The date and authenticity of the Acts of the Apostles is crucial to the historicity of early Christianity and, thus, to apologetics in general.
Why are there only these 66 books in the Bible? Because God is the ultimate author of the Bible, and He inspired only these 66. All Scripture is breathed out of the mouth of God (Mt 4:4; 2 Tm 3:16). What the human authors wrote did not originate with them but with God, who moved upon them (2 Sm 23:2; 1 Pt 1:20–21).
What is a modern reader of the Old Testament to do with a book that teaches animal sacrifice, male circumcision, strange dietary codes, and festivals based on an agricultural cycle? Its contents appear to be so ancient and so removed from our day that some dismiss it as “primitive religion.”
The Bible is the most accurately transmitted book from the ancient world. No other ancient book has as many, as early, or more accurately copied manuscripts.
Christians why should we not give the Word of God to all skeptics equally? Why should we not always correct the skeptical ridiculer? In what ways has Satan blinded the minds of the skeptics? Why should we get answers now? If insidious doubts ever begin to creep into our minds, spiritual shipwreck is on the horizon. “The Spirit explicitly says that in later times some will fall away from the faith.” (1 Tim. 4:1) Why? How? Why should it trouble us?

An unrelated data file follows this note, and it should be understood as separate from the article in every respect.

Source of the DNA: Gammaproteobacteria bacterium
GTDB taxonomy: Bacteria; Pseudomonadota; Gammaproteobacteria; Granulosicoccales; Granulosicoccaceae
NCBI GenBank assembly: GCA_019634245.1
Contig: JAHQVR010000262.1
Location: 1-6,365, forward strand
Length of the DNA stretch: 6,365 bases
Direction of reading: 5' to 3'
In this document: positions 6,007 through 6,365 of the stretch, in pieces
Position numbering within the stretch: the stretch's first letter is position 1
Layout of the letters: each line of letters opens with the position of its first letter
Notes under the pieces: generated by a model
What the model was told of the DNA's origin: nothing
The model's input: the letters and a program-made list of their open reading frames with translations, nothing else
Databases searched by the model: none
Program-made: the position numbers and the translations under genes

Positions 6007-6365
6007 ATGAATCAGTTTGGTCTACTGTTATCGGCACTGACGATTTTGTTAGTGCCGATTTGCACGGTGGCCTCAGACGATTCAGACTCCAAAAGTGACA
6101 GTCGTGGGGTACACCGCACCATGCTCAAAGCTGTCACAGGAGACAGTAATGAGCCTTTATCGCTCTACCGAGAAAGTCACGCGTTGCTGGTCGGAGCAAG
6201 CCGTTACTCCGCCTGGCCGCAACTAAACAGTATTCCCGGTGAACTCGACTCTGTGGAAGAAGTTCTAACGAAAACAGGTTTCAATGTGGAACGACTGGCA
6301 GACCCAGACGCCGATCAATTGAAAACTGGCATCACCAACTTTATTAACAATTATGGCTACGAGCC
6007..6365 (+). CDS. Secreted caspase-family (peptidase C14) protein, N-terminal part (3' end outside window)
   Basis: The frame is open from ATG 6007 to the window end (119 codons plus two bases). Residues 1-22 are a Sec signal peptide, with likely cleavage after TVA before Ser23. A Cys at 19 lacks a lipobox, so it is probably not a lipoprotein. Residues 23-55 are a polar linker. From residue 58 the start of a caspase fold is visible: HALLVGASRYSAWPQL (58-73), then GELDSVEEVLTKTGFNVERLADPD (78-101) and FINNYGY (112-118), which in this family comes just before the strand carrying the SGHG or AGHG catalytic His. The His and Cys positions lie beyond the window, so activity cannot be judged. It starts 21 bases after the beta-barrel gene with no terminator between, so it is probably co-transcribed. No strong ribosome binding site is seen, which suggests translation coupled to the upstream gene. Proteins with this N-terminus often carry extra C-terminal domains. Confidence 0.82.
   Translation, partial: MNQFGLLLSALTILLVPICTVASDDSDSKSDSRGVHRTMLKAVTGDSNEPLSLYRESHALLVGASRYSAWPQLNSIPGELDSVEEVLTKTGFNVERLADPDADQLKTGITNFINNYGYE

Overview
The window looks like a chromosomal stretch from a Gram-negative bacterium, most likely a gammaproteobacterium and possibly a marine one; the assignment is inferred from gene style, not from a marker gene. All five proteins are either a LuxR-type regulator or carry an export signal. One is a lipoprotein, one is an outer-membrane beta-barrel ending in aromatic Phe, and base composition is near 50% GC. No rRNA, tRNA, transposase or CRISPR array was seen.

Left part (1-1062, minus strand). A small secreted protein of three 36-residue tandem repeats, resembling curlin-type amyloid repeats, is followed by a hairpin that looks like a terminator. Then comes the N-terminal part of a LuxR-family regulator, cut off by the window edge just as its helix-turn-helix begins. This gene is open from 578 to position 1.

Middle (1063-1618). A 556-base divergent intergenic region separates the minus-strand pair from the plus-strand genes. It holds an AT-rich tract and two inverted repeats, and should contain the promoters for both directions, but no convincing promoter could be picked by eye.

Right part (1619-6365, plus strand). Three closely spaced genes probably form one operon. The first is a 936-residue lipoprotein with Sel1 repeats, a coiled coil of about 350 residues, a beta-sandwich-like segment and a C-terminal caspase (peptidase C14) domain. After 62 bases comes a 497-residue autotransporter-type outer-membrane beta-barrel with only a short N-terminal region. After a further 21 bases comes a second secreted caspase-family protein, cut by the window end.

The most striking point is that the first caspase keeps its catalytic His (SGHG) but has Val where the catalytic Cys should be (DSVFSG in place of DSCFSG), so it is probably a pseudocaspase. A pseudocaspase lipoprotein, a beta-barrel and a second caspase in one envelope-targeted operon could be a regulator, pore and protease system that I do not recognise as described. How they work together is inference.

The Double Standard from Skeptics
When we are looking at secular history, historians come across balanced, fair, reasonable but when it comes to the gospels, there is a tremendous double standard. The Gospels, for example, are presumed to be guilty of being frauds, authors unknowable until they are proven innocent, and the bar is raised when it comes to the level of evidence needed. The normal way of investigating historical events, peoples, and places ostensibly are thrown out the window.
Bible chronology has very often been portrayed by critics as inferior, subordinate, secondary to that of the pagan nations. However, the Bible is a historical book, incomparably so among all other ancient writings. The historical records of the ancient Egyptians, Assyrians, Babylonians, Medes, Persians, and others are, primarily, fragmentary; their early periods are obscure or,... Continue Reading →
Why did most people have virtually no access to the Bible in John Wycliffe’s time? What was the impact of the Wycliffe Bible? How did the clergy react to Wycliffe and his movement? Of what are we convinced, and how does this strengthen our faith? How does God’s Word deepen our love for him?
The most important question in religious thought is, “Is the Bible the Word of God?” If the Bible is the Word of God, an absolutely trustworthy revelation from God Himself of Himself, His purposes and His will, of man’s duty and destiny of spiritual and eternal realities, then we have a starting-point from which we... Continue Reading →
Sadly, 30 years ago, almost all Christians would have been stunned if they had heard that there were intentional and unintentional changes made in the process of copying the manuscripts of the New Testament over a 1,400 year period, some 400,000+ variants. What does this mean for our translations? Can they be trusted?